Dogs are a gift.
Dogs are loyal, honest and sincere.
Dogs love their owners and simply want to be loved in return. They are rarely selfish, frequently kind, and earnest in their desire for hugs and food. Their pleasures are simple; a soft bed, a comfortable place to hang out, and walks to stretch their legs once in a while.
If they can spend their time at your side, they will. They constantly check over their shoulder to make sure you’re in sight when they wander off their leash. They love your attention, are always up for some fun, and will wait patiently for you to return home from leaving the house.
Dogs bring me joy, and I’m very allergic to them.
I steal pats whenever I can, but then I need to wash my hands immediately. Strong antihistamines only delay the inevitable sneezing, watering eyes and asthma that follows from extended exposure to dog hair and saliva.
I desperately want to cuddle and pet the dogs I meet. Tell them that they’re very good and deserve every happiness. I want to make sure each and every one is well fed, well watered and well walked. That their long coats are clean and trimmed, their short coats brushed and smoothed, and their eyes are bright and clear. Their noses must be wet, their ears clean and easily able to hear me praise them for existing.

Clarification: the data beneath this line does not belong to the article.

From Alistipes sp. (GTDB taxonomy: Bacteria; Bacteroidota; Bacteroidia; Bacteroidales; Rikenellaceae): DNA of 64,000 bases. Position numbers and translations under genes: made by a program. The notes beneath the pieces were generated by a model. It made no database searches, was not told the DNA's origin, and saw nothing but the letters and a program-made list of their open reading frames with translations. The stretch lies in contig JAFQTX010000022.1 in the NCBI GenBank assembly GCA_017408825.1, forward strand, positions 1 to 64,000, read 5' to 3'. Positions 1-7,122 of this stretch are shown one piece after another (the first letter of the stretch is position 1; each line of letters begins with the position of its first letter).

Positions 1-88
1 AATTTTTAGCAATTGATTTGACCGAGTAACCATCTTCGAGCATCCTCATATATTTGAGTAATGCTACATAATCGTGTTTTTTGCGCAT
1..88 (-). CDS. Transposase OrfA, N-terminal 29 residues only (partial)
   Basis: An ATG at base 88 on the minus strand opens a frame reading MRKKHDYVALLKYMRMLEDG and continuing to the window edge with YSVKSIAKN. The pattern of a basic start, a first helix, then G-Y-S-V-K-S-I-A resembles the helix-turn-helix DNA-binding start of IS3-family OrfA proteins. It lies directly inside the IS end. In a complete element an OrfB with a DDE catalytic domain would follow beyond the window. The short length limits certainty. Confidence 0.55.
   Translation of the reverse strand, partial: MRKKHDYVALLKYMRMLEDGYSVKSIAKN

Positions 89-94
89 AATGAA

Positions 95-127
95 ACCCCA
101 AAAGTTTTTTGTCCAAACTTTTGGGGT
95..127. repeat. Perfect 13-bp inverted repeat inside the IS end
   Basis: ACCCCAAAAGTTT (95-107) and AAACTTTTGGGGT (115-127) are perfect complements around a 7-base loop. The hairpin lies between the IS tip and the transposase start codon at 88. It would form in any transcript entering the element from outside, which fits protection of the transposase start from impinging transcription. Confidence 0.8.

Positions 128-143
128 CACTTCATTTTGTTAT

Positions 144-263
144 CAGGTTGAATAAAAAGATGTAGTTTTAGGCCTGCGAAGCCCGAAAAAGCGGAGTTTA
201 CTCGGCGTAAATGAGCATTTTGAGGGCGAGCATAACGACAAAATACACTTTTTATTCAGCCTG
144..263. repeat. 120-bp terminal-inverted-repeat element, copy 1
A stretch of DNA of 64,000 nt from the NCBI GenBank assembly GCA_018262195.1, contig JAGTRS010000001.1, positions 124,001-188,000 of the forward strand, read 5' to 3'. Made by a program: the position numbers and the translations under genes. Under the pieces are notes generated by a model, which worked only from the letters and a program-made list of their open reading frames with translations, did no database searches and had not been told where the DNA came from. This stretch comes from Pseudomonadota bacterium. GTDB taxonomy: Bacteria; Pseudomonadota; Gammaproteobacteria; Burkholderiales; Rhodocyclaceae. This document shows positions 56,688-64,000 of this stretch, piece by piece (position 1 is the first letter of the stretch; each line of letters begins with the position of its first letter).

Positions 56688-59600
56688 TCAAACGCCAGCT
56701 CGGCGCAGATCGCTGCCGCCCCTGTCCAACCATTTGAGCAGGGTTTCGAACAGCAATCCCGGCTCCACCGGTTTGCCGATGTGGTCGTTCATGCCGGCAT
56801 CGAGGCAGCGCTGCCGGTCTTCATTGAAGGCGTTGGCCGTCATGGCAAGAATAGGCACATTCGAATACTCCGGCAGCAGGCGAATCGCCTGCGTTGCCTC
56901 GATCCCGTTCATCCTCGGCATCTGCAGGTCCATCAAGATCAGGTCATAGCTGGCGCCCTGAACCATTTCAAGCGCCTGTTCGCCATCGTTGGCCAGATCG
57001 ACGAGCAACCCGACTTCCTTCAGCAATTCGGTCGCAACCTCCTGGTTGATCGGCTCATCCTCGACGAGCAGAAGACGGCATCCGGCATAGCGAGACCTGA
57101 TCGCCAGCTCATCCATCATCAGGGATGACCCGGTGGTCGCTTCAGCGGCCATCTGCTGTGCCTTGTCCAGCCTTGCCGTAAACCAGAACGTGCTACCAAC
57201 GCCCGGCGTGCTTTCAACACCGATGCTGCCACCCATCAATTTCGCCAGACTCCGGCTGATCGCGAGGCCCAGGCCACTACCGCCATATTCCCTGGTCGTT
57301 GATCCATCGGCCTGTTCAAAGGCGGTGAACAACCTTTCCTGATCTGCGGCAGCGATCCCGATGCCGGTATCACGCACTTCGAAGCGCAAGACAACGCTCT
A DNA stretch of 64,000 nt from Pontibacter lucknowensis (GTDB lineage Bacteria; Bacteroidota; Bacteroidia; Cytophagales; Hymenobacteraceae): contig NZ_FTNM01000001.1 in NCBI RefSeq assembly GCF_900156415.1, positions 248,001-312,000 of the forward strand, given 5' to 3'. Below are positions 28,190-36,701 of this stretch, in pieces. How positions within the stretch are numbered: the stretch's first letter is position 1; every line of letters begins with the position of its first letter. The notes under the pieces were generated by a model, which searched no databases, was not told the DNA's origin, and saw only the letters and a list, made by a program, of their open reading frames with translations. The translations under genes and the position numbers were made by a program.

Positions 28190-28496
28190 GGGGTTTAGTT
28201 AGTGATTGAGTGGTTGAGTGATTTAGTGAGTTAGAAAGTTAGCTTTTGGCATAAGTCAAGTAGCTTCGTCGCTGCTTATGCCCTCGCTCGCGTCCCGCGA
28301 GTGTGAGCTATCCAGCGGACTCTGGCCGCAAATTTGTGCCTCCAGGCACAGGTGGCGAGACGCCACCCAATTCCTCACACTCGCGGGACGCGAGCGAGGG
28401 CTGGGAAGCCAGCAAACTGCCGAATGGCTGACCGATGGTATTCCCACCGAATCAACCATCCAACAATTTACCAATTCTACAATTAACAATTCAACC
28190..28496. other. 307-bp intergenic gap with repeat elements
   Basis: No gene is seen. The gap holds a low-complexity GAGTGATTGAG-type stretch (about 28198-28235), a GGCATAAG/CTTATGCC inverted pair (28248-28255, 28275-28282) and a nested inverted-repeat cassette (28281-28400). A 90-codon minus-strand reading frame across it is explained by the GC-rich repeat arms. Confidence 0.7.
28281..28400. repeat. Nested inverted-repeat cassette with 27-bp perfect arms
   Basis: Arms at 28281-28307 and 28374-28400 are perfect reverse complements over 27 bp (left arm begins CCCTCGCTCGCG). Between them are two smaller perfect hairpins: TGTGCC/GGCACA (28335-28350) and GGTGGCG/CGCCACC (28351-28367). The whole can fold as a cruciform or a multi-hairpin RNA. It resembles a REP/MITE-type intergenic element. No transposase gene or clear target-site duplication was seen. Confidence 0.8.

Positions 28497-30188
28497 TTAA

How do I find happiness when the one thing that instantly invigorates and inspires me is something that is also incapacitating? How do I receive joy when a subject of my affection walks by, unpatted and unpraised?
A lesson I learned as a young child is to find my joys in the distance. To appreciate without touching, to love without interacting, and to adore without interrupting. These dogs may never know exactly how I feel about them but it doesn’t change the warmth in my heart when I see a happy old dog slowly amble along with a patient walker. The sentiments I hold for four-legged darlings may often go unexpressed in my desire to be able to breathe and see, but the ability to admire from a distance remains unmarred by the fact that without so much as a single interaction many dogs have taught me important lessons.
Dogs have taught me patience and gentleness for those less patient and gentle than myself. Dogs have taught me to express myself freely, love unreservedly, and to always show excitement when a loved one returns from a journey. Dogs have taught me how to teach discipline gently, how to admonish kindly, and to look after the interests of something other than myself. Dogs have comforted me in my saddest moments, inspired me in the toughest times, and entertained me when my mood was so low I didn’t think I was capable of laughing.
So, here’s to dogs; for existing, even when I can’t interact with your beautiful selves.